And Kalaluka said he hoped the “healthy debate” which characterized the publication of the the 2017 FIC trends report would continue.

“I was about to say that it is my sincere gratitude and honor to be accorded this opportunity to officiate at the 2018 Money Laundering/Terrorist Financing Trends Report published by the Financial Intelligence Centre but then I noticed that I was being thanked, specifically, for having come this year considering what happened last year. I think what happened last year, to me and to government, is actually a healthy debate. It was a healthy debate that followed the report such as the one we are going to publish today. It is hoped that following this launch today, there will also be a very healthy debate like it was last year,” he said.

“I believe a coherent, coordinated and effective commitment to fight corruption, money laundering, tax crimes and other illicit flows and to promote the integrity and transparency is now crucial to restore the citizen’s confidence in our institutions. Together, we can achieve a lot. With these few remarks, it is now my rare honor and privilege and I mean rare honor and privilege, it is not something I have been dreading, it is something which I, on behalf of government, have been looking forward to and we hope the launch of this report will still excite and attract enough debate from you the stakeholders and members of the public to ensure that we sensitive and bring to the fore the ills of corruption.”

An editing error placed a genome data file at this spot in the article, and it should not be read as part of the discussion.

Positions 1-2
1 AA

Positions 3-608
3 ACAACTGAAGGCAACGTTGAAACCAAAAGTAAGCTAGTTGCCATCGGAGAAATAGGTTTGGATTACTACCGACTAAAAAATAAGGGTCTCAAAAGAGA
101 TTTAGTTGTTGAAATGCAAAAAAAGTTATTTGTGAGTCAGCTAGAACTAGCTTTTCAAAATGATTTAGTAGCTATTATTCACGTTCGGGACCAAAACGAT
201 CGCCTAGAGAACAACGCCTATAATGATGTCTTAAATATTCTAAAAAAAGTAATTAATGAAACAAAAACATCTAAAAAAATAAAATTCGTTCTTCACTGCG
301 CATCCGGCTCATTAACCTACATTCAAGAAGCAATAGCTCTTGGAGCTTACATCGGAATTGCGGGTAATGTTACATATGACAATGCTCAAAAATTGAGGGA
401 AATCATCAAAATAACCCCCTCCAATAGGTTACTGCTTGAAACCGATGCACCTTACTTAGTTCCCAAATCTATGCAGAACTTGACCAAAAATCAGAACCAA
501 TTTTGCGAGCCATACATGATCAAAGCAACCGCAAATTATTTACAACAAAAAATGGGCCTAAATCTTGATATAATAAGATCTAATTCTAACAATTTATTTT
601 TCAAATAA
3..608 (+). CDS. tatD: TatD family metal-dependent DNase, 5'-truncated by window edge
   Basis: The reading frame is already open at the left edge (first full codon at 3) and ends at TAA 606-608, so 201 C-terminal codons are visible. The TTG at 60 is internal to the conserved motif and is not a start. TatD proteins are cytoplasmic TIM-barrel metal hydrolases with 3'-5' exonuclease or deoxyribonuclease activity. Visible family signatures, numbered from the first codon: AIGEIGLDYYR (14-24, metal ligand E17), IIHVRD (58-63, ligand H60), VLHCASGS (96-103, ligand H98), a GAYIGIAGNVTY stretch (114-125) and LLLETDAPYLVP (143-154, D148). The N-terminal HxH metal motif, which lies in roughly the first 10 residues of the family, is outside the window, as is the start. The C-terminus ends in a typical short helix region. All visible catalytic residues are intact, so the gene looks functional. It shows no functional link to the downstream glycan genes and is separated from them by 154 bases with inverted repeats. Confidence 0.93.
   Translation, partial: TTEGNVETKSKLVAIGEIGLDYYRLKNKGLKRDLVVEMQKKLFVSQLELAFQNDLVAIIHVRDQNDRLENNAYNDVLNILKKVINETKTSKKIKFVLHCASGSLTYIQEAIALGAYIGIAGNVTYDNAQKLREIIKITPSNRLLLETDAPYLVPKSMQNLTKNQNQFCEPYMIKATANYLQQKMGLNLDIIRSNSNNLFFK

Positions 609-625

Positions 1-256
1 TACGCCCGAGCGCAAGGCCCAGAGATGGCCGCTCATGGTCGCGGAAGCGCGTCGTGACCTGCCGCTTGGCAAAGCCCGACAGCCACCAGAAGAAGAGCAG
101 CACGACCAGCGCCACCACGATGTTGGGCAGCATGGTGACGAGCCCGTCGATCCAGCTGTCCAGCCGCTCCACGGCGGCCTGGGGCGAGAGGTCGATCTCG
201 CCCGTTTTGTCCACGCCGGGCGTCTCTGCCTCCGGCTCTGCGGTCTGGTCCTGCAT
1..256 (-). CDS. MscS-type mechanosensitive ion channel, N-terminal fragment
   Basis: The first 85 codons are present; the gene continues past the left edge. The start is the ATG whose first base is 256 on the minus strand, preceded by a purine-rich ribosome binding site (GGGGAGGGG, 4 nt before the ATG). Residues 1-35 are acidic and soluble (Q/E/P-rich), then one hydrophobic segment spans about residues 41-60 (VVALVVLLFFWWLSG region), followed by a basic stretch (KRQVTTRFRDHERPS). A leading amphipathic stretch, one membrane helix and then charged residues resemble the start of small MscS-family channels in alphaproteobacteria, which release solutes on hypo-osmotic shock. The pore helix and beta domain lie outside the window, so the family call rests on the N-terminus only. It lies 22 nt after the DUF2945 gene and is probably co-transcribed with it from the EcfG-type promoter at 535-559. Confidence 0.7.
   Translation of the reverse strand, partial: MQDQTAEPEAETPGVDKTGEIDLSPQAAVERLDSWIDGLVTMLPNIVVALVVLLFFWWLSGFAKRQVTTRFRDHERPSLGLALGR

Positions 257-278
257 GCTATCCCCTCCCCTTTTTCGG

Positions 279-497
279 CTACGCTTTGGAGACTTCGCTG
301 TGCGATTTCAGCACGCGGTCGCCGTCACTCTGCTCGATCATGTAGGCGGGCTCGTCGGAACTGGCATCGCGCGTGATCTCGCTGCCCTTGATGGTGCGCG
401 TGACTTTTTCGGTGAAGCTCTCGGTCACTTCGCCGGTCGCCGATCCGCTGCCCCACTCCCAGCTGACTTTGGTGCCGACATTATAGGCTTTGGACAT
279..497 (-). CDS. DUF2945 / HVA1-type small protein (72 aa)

Meanwhile, when asked if he supported calls for former and serving government officials to undergo lifestyle audits, Kalaluka said, “I have no problems to say that is welcome.”

And responding to a followup question on whether Zambia had sufficient laws regarding declaration of assets by public officers, Kalaluka said he felt the laws were sufficient but was open to better recommendations.

“For now, the law does require those who are appointed into public or high office to declare their assets. I can confirm to you for instance that the process of me being appointed as Attorney General, I had to declare everything that I had, I had to list down the vehicles, the houses and everything. I am not too sure whether that is insufficient. So, in my view, unless I get further information, I would like to believe that is enough but unless we get to hear on what are the shortcomings in terms of what is being done so far, then we will be happy to incorporate whatever recommendations may come in,” said Kalaluka